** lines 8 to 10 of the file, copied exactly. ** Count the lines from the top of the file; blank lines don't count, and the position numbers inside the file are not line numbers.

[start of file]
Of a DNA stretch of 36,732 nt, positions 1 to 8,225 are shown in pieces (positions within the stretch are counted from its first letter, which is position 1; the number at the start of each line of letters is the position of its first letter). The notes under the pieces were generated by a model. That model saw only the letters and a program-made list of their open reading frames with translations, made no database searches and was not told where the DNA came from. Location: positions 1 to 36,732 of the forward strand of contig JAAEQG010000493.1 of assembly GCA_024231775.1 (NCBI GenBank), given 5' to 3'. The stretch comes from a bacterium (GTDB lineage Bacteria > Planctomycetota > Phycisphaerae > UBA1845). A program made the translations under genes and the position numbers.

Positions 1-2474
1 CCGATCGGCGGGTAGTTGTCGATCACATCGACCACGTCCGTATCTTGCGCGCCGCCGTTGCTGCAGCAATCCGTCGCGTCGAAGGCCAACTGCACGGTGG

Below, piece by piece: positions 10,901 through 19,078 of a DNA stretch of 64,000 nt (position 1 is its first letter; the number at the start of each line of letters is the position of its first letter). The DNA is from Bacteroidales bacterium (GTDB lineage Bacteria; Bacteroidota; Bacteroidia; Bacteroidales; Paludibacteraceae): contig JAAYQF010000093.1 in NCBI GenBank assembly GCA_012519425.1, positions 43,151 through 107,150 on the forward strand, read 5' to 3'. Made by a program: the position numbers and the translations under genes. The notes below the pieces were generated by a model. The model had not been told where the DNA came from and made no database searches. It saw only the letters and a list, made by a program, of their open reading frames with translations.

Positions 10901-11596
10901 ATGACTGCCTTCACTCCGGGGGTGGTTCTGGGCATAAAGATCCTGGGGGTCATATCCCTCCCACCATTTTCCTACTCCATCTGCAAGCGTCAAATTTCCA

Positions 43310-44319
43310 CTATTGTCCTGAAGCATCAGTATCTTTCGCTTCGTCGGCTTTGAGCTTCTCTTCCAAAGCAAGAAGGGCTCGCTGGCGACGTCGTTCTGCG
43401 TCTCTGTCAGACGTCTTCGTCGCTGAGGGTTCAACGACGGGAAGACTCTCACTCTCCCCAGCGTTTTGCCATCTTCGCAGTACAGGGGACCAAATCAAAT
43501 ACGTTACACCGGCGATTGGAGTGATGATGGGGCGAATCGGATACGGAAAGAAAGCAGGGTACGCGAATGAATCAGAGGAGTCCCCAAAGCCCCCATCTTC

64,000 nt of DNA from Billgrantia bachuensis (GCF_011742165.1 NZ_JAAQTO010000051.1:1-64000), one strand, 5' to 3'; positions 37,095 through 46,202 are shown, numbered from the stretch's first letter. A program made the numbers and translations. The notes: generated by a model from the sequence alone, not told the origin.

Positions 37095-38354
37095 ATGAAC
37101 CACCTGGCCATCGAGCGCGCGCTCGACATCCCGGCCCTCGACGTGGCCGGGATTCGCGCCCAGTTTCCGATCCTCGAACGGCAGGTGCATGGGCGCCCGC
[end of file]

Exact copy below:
43310 CTATTGTCCTGAAGCATCAGTATCTTTCGCTTCGTCGGCTTTGAGCTTCTCTTCCAAAGCAAGAAGGGCTCGCTGGCGACGTCGTTCTGCG
43401 TCTCTGTCAGACGTCTTCGTCGCTGAGGGTTCAACGACGGGAAGACTCTCACTCTCCCCAGCGTTTTGCCATCTTCGCAGTACAGGGGACCAAATCAAAT
43501 ACGTTACACCGGCGATTGGAGTGATGATGGGGCGAATCGGATACGGAAAGAAAGCAGGGTACGCGAATGAATCAGAGGAGTCCCCAAAGCCCCCATCTTC